Controlled Power Technologies (CPT) and Austria’s Technische Universität Wien (TU Wien) recently investigated 48-V mild-hybrid technology. Mild hybrids are cars that pair a traditional internal-combustion engine with an electric motor and generator in parallel to let the former turn off during vehicle stopping or coasting. Now, such setups are easier than ever with low-voltage electric powertrains — and fast-acting starter-generators reduce residual NOx emissions of Euro 6 diesel engines.
The study verified 9% reduction of the pollutant in raw emissions while maintaining the efficiency and CO2 benefits of the diesel engine. The setup’s cost effectiveness is underscored by its impact on lean NOx trap (LNT) and selective catalytic reduction after-treatment systems, which have less raw NOx emissions to process … potentially allowing for simpler exhausts with longer service life.
“Our research (incorporating e-motor simulation and engine-emission dynamometer testing) shows clear NOx reduction from a premium car with a three-liter V6 engine,” said CPT’s Paul Bloore, manager of applications engineering. “The decrease in NOx emissions was with almost 5% fuel-economy improvement and corresponding CO2 reduction delivered simultaneously by the SpeedStart starter-generator.”
Belt-integrated starter-generator (BISG) systems are successfully applied to reduce CO2emissions by the simple expedient of stop-start. So the same low-voltage technology can modify the load on the engine and optimize its performance to minimize NOx and particulate emissions. The challenge is having response quick enough for real-world driving. Here, CPT’s switched-reluctance technology is fast and controllable — so suitable for the application. The switched-reluctance machine (SWM) lowers raw emissions of NOx — and that in turn reduces the load on the selective catalytic reduction system … reducing consumption of reducing agent ammonia (AdBlue) not to mention the active catalytic components, which are usually precious metals.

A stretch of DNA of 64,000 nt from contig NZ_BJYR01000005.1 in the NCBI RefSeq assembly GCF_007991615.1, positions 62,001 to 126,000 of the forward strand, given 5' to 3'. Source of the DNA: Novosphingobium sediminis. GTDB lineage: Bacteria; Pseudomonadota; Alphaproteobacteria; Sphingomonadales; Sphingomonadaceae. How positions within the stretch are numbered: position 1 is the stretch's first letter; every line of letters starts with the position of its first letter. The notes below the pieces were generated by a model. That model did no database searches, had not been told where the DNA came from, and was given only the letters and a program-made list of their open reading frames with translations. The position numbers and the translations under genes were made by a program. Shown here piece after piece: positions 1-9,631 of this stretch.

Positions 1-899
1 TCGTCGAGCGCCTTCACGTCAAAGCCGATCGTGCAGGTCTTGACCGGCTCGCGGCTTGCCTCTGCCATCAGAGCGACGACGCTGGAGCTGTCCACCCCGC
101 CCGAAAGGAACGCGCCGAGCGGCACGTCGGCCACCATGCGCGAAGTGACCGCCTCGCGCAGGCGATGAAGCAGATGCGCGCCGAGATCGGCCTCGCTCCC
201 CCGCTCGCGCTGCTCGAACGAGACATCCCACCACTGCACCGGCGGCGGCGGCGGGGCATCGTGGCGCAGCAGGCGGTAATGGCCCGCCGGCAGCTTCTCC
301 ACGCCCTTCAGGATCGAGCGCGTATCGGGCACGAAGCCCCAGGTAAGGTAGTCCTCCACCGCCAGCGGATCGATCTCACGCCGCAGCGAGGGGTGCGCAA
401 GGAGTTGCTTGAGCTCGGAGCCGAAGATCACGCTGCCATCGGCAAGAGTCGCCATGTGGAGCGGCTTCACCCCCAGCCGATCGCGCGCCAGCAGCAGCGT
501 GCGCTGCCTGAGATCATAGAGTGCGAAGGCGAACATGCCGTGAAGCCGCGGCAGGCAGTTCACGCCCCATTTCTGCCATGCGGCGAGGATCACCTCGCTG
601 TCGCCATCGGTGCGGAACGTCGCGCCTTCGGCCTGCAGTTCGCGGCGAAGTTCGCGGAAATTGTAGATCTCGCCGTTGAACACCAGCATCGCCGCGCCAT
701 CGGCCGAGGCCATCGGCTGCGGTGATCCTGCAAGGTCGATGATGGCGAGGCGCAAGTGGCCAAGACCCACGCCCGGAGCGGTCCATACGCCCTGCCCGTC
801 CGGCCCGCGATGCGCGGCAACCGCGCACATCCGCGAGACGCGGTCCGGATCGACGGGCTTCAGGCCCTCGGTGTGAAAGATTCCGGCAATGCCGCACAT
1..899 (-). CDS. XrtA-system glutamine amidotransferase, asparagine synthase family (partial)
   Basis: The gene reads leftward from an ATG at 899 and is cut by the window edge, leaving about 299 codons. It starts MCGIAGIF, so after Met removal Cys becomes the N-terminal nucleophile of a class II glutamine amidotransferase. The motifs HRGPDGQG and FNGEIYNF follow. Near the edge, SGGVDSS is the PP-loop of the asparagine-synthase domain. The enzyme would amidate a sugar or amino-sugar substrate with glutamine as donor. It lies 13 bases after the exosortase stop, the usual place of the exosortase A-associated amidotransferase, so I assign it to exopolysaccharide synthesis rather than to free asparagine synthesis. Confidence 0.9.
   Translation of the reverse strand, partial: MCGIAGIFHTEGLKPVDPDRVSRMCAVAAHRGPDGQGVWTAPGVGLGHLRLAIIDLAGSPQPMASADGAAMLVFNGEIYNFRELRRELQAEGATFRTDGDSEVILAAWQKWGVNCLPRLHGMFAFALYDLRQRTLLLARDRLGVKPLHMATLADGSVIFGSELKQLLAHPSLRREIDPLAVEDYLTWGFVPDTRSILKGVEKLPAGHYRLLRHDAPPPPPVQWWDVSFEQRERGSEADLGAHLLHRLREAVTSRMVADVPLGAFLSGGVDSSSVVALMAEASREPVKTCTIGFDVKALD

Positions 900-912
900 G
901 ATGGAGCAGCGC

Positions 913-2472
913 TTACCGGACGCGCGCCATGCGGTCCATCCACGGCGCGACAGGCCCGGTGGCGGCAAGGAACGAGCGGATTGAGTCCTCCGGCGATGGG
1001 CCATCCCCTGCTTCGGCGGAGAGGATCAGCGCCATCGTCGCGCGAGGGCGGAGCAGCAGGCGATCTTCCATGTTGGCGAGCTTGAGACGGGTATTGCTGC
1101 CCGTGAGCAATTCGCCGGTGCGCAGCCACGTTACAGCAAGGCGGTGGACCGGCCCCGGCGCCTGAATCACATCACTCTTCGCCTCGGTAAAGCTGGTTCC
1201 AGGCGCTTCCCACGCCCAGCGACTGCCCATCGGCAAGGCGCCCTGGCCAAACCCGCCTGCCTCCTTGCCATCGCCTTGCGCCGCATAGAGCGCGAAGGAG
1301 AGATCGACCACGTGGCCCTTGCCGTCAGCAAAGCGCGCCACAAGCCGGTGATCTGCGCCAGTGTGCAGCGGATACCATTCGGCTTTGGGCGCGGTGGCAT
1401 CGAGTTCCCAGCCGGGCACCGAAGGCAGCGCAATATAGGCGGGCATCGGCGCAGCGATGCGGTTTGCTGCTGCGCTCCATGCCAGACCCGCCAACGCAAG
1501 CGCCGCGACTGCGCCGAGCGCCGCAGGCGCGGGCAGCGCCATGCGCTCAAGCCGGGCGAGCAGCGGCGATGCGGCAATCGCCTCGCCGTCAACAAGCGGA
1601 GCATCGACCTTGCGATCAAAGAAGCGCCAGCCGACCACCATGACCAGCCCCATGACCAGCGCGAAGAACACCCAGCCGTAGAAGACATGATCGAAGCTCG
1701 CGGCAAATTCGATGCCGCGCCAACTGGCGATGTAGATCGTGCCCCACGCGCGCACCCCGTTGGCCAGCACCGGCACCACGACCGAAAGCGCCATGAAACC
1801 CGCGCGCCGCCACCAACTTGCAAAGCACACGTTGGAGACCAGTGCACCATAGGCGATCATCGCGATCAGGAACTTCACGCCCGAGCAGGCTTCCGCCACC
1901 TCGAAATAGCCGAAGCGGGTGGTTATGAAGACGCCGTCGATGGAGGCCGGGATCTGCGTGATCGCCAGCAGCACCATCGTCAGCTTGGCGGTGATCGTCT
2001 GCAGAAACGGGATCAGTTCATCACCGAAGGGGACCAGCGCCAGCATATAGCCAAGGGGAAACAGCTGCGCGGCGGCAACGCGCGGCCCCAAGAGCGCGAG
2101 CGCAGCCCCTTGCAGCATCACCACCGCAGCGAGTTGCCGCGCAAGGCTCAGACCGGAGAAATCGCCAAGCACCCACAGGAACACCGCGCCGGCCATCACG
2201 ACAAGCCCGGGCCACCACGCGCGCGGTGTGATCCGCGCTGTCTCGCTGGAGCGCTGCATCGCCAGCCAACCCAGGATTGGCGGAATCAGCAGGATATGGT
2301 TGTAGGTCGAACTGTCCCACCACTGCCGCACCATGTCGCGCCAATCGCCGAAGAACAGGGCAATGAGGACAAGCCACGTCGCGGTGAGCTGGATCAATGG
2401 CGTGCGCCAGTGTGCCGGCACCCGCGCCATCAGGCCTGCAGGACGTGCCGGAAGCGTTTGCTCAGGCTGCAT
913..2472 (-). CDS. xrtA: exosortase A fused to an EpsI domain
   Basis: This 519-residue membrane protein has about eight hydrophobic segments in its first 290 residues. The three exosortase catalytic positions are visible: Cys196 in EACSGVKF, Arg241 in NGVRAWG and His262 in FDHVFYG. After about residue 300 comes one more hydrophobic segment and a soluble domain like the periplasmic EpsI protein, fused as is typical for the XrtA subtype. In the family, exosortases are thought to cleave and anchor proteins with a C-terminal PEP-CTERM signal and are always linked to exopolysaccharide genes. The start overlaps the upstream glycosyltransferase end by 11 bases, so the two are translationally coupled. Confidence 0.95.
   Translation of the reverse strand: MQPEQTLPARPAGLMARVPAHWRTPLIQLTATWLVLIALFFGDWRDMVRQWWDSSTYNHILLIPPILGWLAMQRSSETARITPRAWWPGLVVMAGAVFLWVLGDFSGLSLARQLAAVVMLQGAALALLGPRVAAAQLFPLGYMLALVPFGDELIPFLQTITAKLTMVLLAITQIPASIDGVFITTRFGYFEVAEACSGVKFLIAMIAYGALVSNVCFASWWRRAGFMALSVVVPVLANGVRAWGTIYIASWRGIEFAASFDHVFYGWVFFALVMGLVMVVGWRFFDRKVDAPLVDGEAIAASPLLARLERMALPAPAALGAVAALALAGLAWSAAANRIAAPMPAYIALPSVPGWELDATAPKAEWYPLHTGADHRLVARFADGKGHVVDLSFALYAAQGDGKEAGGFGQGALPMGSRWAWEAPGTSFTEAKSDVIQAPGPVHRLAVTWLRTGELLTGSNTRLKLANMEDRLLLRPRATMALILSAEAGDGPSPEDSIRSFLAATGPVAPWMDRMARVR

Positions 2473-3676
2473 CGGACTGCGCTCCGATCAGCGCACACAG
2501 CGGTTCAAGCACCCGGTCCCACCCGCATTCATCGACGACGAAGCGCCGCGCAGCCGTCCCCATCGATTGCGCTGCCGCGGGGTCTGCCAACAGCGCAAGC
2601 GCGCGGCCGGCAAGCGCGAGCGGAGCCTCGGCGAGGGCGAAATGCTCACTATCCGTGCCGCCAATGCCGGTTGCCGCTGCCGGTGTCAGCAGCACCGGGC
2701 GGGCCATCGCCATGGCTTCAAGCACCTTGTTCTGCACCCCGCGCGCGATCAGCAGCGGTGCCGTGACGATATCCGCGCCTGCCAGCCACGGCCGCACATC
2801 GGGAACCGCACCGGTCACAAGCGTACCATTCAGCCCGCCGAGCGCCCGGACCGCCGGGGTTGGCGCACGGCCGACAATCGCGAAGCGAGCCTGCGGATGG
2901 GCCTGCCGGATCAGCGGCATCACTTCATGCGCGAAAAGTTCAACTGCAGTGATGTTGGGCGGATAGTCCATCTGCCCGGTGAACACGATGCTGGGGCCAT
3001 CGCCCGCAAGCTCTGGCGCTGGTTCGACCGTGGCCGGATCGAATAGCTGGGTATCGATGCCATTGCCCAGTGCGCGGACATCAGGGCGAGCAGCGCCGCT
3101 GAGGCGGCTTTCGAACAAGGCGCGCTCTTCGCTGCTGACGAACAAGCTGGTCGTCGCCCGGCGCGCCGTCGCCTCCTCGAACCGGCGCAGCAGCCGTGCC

In fact, a switched-reluctance machine might even allow use of LNT setups instead of costlier selective catalytic reduction. Diesel exhaust systems can also include a diesel particulate filter (DPF) which may also require less frequent purging.
This research shows that the transportation industry can reduce air pollutants in a cost-effective way, said CPT’s co-founder and chief executive Nick Pascoe.
“The economy of 48-V technology compared with full hybrid and plug-in solutions gives the automotive industry breathing space while pursuing more affordable fully electric vehicles. The necessary reduction in transient emissions refocuses the driveline electrification task to engine mounted ‘P0’ motor-generator configurations.”
According to Bloore, the cost of batteries must fall before EVs are as cost effective as internal-combustion engines running on petrol or diesel, and most don’t expect this for another decade. “Meanwhile, mild hybrid technology is cost efficient and adds immediate value by optimizing both air quality and carbon emission performance without compromising fuel consumption.”